Monday 10 September 2018
According to the information booklet we were all given upon arrival at the Visitors Centre:
It is not known precisely when Petra was built, but the city began to prosper as the capital of the Nabataean Empire from the 1st century BC, which grew rich through trade in frankincense, myrrh, and spices. Petra was later annexed to the Roman Empire and continued to thrive until a large earthquake in 363 AD destroyed much of the city. The earthquake combined with changes in trade routes, eventually led to the downfall of the city which was ultimately abandoned. By the middle of the 7th century Petra appears to have been largely deserted and it was then lost to all except local Bedouin from the area. It was not until 1812 when a Swiss explorer Johannes Burckhardt ‘rediscovered’ the ‘lost city’.
This city is truly worthy of being ‘a world heritage site’, and we were all eager early today to see it. We had been prewarned about the temperature and the need for lots of water for the day. We had also been warned about this being one of the more ‘punishing’ days on the body – walking, climbing, and staying cool.
Luckily – there was breeze early and the temperature was in the 20s – something we had not seen for the last 10 days! It did warm up later in the afternoon, but we were able to see a lot in relative coolness.
The great monument that is the ‘Treasury’ is the more famous and well-known. It is approached by walking along the ‘Siq’ (which means gorge) – a 1.2k winding and slowly descending path between the cliff face until one enters and beholds this awe-inspiring façade.
We walked on and passed the ‘Theatre’ – a 4000 seat amphitheatre carved into the rock face; passed the ‘Nymphaeum’- semi-circular public fountain; walked on the ‘Colonnaded Street’; went up to see ‘the Church’ – built at the end of the 5th century and destroyed by fire/earthquake later. We saw the ‘Royal Tombs’ carved out of the mountain face.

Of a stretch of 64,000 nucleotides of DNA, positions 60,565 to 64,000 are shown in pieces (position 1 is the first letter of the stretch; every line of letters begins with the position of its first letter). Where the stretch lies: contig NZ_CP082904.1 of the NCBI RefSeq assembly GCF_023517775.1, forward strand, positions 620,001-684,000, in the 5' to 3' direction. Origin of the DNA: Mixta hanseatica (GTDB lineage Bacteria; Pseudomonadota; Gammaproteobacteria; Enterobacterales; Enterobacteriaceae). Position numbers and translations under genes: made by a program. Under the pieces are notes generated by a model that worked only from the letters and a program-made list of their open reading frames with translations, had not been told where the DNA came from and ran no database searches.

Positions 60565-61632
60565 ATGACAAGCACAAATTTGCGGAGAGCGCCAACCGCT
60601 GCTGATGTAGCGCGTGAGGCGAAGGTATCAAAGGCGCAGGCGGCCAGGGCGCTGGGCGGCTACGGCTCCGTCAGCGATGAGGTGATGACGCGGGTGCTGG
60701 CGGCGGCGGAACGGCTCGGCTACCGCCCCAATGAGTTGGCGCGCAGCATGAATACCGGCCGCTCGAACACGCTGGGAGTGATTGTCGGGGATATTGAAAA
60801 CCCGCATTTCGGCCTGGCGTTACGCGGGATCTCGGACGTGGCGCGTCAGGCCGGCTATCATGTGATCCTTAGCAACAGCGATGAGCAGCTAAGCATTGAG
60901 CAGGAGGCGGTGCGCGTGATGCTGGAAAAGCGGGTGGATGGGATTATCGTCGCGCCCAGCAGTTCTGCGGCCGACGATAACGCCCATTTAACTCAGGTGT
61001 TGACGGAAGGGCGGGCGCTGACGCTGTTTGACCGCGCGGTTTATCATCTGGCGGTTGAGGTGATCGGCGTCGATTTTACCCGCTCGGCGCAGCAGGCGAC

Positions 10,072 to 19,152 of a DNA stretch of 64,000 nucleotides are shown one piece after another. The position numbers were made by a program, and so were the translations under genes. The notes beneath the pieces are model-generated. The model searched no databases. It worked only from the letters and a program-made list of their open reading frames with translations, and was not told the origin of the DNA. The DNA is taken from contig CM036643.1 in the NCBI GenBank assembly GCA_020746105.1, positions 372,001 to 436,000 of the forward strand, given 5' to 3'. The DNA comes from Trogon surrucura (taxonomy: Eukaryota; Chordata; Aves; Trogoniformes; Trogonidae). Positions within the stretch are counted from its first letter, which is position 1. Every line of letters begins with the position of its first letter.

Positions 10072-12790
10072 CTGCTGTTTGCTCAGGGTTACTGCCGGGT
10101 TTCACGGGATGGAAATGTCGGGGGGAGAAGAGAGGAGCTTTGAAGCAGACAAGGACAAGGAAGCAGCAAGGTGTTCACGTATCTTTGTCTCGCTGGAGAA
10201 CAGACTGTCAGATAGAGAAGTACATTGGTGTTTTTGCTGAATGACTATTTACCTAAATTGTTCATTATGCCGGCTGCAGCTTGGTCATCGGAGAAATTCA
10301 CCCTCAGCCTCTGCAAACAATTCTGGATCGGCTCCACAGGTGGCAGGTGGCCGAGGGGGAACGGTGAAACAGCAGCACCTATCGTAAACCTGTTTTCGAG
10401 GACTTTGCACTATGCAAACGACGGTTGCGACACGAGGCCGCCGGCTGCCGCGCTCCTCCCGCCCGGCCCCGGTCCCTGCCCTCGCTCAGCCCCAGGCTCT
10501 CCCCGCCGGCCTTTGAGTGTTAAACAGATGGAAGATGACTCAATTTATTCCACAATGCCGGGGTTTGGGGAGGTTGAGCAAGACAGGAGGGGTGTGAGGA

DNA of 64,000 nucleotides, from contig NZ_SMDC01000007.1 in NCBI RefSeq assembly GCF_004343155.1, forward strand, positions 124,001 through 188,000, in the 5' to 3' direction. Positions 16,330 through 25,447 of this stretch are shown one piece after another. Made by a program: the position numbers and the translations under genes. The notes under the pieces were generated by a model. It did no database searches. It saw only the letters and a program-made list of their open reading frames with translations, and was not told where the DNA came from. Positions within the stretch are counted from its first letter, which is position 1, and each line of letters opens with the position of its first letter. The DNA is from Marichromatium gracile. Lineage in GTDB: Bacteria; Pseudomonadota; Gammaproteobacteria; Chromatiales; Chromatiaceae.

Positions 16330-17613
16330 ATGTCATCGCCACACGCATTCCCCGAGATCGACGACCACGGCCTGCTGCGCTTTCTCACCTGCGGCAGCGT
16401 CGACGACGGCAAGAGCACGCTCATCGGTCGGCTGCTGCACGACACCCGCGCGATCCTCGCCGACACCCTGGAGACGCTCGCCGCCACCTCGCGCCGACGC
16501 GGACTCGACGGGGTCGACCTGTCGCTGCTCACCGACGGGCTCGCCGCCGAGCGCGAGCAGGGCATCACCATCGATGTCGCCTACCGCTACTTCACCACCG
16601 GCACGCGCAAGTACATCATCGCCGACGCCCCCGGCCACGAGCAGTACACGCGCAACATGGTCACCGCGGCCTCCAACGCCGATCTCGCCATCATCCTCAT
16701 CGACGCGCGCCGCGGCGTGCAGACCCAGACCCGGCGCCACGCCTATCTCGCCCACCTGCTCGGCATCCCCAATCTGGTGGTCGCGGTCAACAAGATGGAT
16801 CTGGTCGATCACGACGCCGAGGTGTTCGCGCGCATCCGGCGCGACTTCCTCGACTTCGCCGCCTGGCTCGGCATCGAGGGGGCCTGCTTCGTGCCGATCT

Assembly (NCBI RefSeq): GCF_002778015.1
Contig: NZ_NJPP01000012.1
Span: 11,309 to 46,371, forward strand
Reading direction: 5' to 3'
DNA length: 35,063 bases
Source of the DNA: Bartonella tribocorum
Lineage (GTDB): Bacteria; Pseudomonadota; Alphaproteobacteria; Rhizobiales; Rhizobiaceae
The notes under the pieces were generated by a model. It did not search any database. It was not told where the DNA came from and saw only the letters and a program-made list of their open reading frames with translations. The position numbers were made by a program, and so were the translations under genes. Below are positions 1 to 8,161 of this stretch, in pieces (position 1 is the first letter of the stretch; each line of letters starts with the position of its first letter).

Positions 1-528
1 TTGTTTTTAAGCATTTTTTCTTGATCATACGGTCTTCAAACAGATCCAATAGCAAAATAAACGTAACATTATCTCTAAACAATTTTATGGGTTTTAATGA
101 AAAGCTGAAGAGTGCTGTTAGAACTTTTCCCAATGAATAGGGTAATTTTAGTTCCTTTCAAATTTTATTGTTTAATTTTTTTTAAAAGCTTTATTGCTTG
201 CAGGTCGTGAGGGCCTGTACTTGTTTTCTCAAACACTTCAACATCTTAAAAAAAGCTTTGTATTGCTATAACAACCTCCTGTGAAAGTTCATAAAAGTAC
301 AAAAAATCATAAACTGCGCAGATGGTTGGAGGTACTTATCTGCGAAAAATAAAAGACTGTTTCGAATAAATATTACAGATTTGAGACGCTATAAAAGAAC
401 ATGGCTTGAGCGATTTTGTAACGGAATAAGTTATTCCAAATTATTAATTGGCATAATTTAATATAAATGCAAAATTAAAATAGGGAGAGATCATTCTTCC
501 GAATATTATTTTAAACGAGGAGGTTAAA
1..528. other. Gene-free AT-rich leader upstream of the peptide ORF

After lunch – many faced the real test of the day – do we soldier onto the see the ‘Ad Deir – the Monastery.’ The problem was that it was a further walk followed by a climb of 845 rock hewn steps straight up! Many turned back but a few of the hardy nine ventured forth! D was the true hero as he along with the guide went up and back. J and yours truly took what we thought was an easier option – to ride mules to the top! This was scarier than I thought with you perched on an animal – peering over the edge of the rock face – looking death in the eye if you fell off. But we both managed to get to the top and along with D marvel at the ‘Monastery’- one of the largest monuments in Petra (over 48m high!) deeply and beautifully carved into the rock. I decided for my sake and the animal’s that I would descend on foot all those stairs. We all made it safely if all exhausted back to Petra’s opening and slept well this night.
The view from our Hotel as the sun rose
Approaching Petra – our guide Eid to the left, J in the middle, and D on the right
the start of the ‘Siq’
the path narrows
first glimpse of Treasury
I made it to the top – the Monastery
The Royal tombs hewn high in the rock; a little boy sadly sitting in the sun selling little bits of rock; and J on donkey riding back